Five months later Golota-Bowe II was set on PPV and this time referee Eddie Cotton had his hands full with the ball-beating brawler. The two faced off and went toe to toe in a very entertaining high-octane bout. Both tasting the canvas, Golota in the fourth, Bowe in the second and fifth, Golota was hands down beating the crap out of Bowe, but once again ‘it’ happened. The fight went south as did Andrew’s punches and Golota was disqualified for a shameful second time and caught hell from the fans for doing so, but even with Golota’s foul play his skill display in the ring earned him a shot at Lennox Lewis. Ninety-five seconds later and his dream of wearing a title was gone in a blowout of a bout, Golota was denied!

Golota went on a six-fight win streak beating the likes of Cory Sanders in a ten round UD bloody brawl, another easy ten round victory over Tim Witherspoon in Golota’s hometown of Warsaw and two more W’s to his resume and Golota was set for another title, and although it wasn’t a major brand name it was something. Golota was shooting for the NABF heavyweight strap and Michael Grant was in his way, but was he?

The two big men went at it and in the second round Golota floored Grant not once but twice, but in the tenth after hitting the canvas himself Golota declined to continue, ahead on all score cards 87-80, 86-81 and 85-83. Golota’s toughness didn’t fail him but his heart gave way to a very disappointing loss. Two more victories and the boxing world was ready for Tyson-Golota, two men with very tattered pasts and highly publicized mental shortcomings, we all knew something was going down!

This wasn’t the famous “no mas” bout; it was more of a ‘what the hell was that about!’ breakdown the world witnessed. All though Golota hit the canvas in the first round he still looked very much in the bout when he muttered the words “I quit” to his corner at the end of the second round. This prompted the fans to display their disbelief and discouragement with throwing their drinks and what ever they could find at the disgraced fighter, but to Golota’s credit he did sustain injuries that could have been worsened if he continued. Golota took a three-year hiatus from the ring and in late summer of ’03 he returned and knocked out two of his opponents, and in the process inked a deal with the powerhouse promoter Don King and was awarded a title bid against IBF champ Chris Byrd. April 17th of ’04 the big man fought a very good fight against the champ, who mainly fought off the ropes. The world was waiting for Chris’s elusive style to offset Golota and cause another foul showing, but what the world got was a display of talent from a focused Golota like never before. All thought Golota fought with drive it wasn’t enough to convince the judges and they scored a draw for the two, leaving Byrd with the belt and once again leaving Golota without.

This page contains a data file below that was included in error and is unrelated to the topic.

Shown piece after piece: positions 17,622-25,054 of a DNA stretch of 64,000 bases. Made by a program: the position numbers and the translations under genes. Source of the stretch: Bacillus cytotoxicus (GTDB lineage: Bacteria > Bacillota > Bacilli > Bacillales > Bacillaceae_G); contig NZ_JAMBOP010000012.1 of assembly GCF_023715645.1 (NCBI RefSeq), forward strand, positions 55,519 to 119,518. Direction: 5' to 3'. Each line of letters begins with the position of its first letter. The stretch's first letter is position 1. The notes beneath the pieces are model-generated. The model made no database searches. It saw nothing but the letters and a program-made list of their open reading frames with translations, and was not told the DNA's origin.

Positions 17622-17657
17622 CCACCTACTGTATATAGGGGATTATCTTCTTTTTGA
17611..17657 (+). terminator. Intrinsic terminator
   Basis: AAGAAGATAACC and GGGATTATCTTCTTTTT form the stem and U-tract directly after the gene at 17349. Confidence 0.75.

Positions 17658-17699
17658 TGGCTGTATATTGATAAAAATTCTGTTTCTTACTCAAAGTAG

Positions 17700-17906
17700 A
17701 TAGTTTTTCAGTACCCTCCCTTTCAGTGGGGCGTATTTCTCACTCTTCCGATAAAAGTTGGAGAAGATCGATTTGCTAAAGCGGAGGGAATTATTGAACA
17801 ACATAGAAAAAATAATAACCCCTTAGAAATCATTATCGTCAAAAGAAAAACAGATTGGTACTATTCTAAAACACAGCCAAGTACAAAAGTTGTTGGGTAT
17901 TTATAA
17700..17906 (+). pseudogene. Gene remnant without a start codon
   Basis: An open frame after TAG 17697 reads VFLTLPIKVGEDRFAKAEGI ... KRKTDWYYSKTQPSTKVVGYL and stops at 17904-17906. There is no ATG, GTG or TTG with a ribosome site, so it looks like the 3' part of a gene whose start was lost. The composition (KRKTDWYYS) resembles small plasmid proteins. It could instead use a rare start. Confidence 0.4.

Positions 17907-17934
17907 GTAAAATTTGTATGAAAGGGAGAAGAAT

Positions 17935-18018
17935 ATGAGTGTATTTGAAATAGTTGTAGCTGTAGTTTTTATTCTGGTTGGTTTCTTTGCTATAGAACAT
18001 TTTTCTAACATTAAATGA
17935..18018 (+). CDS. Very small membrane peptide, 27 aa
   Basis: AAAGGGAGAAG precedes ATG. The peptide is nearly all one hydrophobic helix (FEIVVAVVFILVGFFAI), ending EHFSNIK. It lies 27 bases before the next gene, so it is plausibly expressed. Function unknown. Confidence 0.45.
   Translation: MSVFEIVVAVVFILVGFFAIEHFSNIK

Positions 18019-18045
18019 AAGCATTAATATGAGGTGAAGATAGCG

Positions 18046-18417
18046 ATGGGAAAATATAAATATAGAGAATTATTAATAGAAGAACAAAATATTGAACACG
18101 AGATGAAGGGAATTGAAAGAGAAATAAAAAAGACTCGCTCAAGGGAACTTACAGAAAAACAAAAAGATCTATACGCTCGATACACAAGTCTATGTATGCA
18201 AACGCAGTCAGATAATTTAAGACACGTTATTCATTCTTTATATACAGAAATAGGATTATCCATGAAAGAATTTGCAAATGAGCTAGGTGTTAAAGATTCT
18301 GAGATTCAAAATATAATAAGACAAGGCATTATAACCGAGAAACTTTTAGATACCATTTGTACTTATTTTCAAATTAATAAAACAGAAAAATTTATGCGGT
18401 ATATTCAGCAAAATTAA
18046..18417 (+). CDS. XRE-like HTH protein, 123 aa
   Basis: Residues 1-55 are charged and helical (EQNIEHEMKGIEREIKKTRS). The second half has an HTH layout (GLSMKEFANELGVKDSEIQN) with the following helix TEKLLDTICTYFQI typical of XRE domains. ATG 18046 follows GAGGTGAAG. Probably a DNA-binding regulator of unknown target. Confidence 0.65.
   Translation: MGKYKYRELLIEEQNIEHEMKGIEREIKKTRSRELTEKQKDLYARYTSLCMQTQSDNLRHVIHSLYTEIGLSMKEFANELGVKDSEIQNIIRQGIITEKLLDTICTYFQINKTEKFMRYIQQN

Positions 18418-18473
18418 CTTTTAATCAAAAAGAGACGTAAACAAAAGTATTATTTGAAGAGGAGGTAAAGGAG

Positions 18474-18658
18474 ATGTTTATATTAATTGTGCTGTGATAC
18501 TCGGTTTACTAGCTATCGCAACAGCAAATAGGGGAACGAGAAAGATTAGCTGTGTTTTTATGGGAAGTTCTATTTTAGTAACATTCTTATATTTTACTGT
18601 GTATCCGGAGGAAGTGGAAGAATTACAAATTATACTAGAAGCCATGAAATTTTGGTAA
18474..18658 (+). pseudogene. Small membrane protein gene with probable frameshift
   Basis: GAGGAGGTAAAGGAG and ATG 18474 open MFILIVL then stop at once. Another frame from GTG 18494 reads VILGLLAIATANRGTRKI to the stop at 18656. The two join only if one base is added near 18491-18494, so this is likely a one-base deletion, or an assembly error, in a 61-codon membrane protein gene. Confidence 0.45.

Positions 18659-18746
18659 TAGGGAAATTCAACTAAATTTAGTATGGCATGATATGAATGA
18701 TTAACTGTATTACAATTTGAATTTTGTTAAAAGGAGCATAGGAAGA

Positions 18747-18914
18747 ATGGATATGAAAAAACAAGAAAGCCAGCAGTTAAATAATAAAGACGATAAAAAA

Just seven months later once again at Madison Square Garden Golota challenged the then WBA champion John Ruiz for his title in what was one of the ugliest bouts known to boxing in recent history. Ruiz was down twice in the second round, received a one point deduction for hitting after the break, and after 190 clinches and an apparent for sure victory for Golota, well, once again it wasn’t his night losing the bout by the score of 111-114, 112-113 and 111-114. Whether it was just bad judging or his past transgressions catching up with him, Golota just couldn’t catch a break.

All this leads us to now; will Golota finally get what he has searched for the past thirteen years? Is Brewster going to finally provide Golota with a title around his waist? This fight Golota will be at home in Chicago, his home since 1991, with the hometown crowd behind him can he stop the very tough Lamon Brewster as Golota states he will do? We will have to wait and see the HBO blowout, until then all we can do is speculate and share our opinions.

Stay tuned to part two of the three part series when we look back on the career of the WBO champ Lamon Brewster.